Alzheimer’s Care Is All About Family
What makes Alzheimer’s care experts so good at their job is a subtle, yet powerful shift in perspective; from seeing a person who is less than they once were, to seeing a whole person with much still to offer.
“It takes patience and compassion, but if you meet them on their level, and listen to what they are telling you, and accept them in that moment, then you will get so much more from them in return,” says Misty Isaac, Garden Place Coordinator at Carillon Assisted Living of Mooresville.
Isaac has what all great Alzheimer’s caregivers have in common; a unique ability to communicate effectively with those in her care, while keeping them safe, secure and engaged with the world around them.
Mooresville Alzheimer’s Care Expert Help Families Live in the Moment
“It can be very frustrating for family members, because they want so badly for their loved one to remember and to be like they were,” says Isaac, who has led the Mooresville Garden Place Alzheimer’s care program since the community opened in August 2013.
“We show family members how to let go of that kind of thinking, how to meet the person where they are today, which reduces anxiety and helps the person be all that they can be, today.”
Carillon has longed believed that helping families in their struggle with Alzheimer’s is a component of providing care to those living with dementia and related forms of the disease. Showing Mooresville family members how to successfully redirect their loved one is another valuable tool shared by Isaac and her team.
“For instance, if the resident tell us, ‘I need to go home, my husband or children are waiting for me,’ we don’t correct them and remind them that their husband passed away, we simply say, ‘Oh, I’d love to hear about your husband or your children, tell me about them.’”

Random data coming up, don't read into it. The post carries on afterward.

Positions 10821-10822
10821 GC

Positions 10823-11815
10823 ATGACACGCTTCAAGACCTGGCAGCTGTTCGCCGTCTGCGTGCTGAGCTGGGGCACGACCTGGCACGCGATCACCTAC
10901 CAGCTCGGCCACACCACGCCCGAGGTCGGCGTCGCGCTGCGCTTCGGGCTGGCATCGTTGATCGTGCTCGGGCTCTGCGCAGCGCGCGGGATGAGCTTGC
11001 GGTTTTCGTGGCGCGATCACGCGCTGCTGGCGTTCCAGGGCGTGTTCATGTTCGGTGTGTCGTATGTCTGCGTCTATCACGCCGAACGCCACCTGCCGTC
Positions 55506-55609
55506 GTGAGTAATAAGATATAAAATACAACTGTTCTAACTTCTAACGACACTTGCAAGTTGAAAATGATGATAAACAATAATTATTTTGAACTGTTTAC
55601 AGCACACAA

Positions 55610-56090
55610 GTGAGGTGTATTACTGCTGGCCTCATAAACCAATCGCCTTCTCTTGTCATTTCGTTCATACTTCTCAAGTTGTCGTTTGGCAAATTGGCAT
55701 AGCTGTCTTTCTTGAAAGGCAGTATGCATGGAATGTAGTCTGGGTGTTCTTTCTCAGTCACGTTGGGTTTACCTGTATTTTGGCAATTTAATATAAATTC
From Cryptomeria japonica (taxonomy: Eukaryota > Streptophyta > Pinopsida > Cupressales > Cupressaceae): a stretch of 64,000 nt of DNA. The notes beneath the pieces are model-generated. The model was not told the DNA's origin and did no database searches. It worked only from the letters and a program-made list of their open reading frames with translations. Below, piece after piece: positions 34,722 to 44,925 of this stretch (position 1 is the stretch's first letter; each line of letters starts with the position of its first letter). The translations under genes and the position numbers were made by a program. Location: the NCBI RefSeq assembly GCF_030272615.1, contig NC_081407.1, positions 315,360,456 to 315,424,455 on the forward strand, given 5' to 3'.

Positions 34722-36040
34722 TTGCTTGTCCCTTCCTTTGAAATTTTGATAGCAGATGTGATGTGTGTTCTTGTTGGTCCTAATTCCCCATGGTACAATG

That’s part of the tactic Isaac calls, “redirect and reminisce.” Another successful tactic is to get the person engaged in their favorite pastime, craft or job-related skill that they performed fluently at some point in their life. Asking a man who worked as a contractor in his professional life for help with a simple mechanical task affords a sense of accomplishment and importance.
“You have to know the person they were, and then accept the person as they are now,” Issac says.
Isaac encourages families in the Mooresville area who are affected by Alzheimer’s and dementia to come in for a tour, or just to sit and talk with Garden Place caregivers to get their insight and perspective.
Carillon of Mooresville is located at 198 E. Waterlynn Road, Mooresville. The community can be reached at 704-660-8000.
on January 3, 2014